The original plan was to go to Stockholm, but that would have involved handing over our hard-earned dosh to Ryanair, something we had pledged never to do again… so that plan was never going to take off. Thankfully, with the help of Google and our trusty 36 Hours in Europe book, it didn’t take long to conjure up an alternative: Gothenburg. Sweden’s second city caught our attention because it was often lumbered with the tagline of being a little rough around the edges but undergoing a resurgence. We like the sound of places like this, they are usually a little more under the radar and less chaotic than the main tourist haunts.
After spending a long weekend in Gothenburg, I would whole-heartedly recommend it as city break destination for those who are content with strolling the pretty streets, browsing through the trendy shops, and wandering down the halls of their excellent museums. We did all that, but mainly so we could walk off all the food we were devouring. The city is covered by both the Michelin Guide and its specifically Nordic counterpart, the White Guide, so there is a lot of great food to be had at all times of the day. We dabbled in the Swedish ‘fika’ culturewith stops for tea and buns, while also enjoying a mix of traditional and modern Swedish cuisine – here are a few ideas for you if you ever find yourself in Gothenburg…
I had already decided that no Vietnam itinerary would be complete without Halong Bay but I also knew it would be a hard sell to a certain someone. Two or three days on a boat, organised activities, no wifi connection, and forced social interaction are not things we willingly sign up to. The only way I stood a chance was to go down the luxury route – if I was going to get him on board, figuratively and literally, it would have to be a rather nice boat. Which also suited me just fine – you didn’t think I was keen on one of those party cruises filled with eager gap-year youths did you? That ship has most definitely sailed.
With this criteria, it didn’t take long to cobble together a shortlist – there are boats aplenty (probably too many if we’re being honest) sailing in the bays, but not many which would get the certain someone seal of approval. And so, armed with photos of gloriously picturesque scenes and inviting cabins with balconies, I made my pitch. Slowly but surely I won him round, though just in case… I threw in the pleading girlfriend eyes to seal the deal and a few weeks later, we were boarding one of the rather lush boats from Orchid Cruises.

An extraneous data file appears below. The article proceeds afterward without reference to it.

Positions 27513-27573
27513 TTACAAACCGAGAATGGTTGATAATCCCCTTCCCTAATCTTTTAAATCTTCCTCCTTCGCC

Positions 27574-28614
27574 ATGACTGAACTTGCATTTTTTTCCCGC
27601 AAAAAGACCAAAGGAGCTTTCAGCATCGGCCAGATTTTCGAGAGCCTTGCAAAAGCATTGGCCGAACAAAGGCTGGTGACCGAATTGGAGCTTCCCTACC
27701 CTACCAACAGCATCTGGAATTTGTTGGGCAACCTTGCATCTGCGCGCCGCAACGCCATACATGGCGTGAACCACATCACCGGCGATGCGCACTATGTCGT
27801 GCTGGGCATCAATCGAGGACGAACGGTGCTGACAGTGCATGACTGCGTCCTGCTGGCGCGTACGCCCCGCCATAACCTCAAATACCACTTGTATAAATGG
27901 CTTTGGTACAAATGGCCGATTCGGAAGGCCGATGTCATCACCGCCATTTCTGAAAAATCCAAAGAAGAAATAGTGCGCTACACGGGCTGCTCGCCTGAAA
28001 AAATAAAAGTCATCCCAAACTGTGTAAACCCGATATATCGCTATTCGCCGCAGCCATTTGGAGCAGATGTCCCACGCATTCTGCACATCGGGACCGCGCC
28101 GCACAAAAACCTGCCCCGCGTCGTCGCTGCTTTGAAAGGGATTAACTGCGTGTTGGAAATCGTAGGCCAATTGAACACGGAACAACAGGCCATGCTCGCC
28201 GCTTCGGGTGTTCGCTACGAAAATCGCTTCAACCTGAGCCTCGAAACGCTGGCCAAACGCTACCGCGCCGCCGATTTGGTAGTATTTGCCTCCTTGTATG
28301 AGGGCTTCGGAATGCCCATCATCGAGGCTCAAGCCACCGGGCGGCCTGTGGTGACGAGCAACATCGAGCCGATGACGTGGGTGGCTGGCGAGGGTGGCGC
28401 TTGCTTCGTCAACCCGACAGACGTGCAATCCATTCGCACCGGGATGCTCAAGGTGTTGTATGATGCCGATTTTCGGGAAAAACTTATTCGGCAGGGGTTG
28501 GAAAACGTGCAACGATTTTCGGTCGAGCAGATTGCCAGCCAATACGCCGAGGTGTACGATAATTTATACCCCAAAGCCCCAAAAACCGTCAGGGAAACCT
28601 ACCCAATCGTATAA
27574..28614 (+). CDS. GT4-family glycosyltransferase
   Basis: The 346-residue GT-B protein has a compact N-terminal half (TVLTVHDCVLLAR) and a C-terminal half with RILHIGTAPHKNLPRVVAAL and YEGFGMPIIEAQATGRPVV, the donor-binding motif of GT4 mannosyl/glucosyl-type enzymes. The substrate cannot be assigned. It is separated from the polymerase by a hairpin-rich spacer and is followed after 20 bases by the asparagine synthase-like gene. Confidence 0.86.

Bangkok is not a city for the faint hearted; in fact, I’ve come to realise it’s a bit of a marmite kind of town. You either love it or hate it. In our case, we love it… it wasn’t love at first sight but after three decent stints, we’re firm fans. So much so that we’ve often talked about how we could see ourselves living there for a while, to truly get under its skin. I would ecstatically devote my days to uncovering the nooks and crannies you don’t get to find when you’re just visiting, and eat my way through the side alleys and street stalls. But what really excites us about Bangkok is that on top of all that, there’s also a burgeoning contemporary restaurant scene which is dead set on catching up with its more established Western counterparts.
Right now, the food industry in Bangkok feels like a land of opportunity that everyone wants a piece of. International chefs are flocking to this fertile ground, while local chefs are upping their game to hold their place. Contemporary fine dining here doesn’t seem to have the same constraints or rules, perceived or otherwise, that may exist elsewhere and as a result, the cuisine is ambitious and creative. As a diner, this gets me salivating and hungry for more… new restaurants are popping up all over the city, some of them are serving up traditional Thai flavours in a fresh new approach, whilst others are bringing their own style and incorporating the very best of Thai ingredients!
Years of eating sub-standard Thai food everywhere other than Thailand had me conditioned to break into a state of despair any time anyone suggested we ‘go out for Thai’. I am realistic; I know that the authenticity of any of that food I was eating was dubious. However, I am also proof that after one too many gluey pad Thai noodles or watered down green curries, your faith in the real real is also somewhat watered down. In my early twenties I endured the tacky cookie-cutter Thai restaurants which were the scene of every second (alternating with Indian) BYO dinner in silence because I didn’t want to rock the boat. In my late twenties I became more sure of my distain and only very occasionally put aside my prejudices for the much-lauded Thai restaurants in London, only to be disappointed time and time again. Then I went to Bangkok.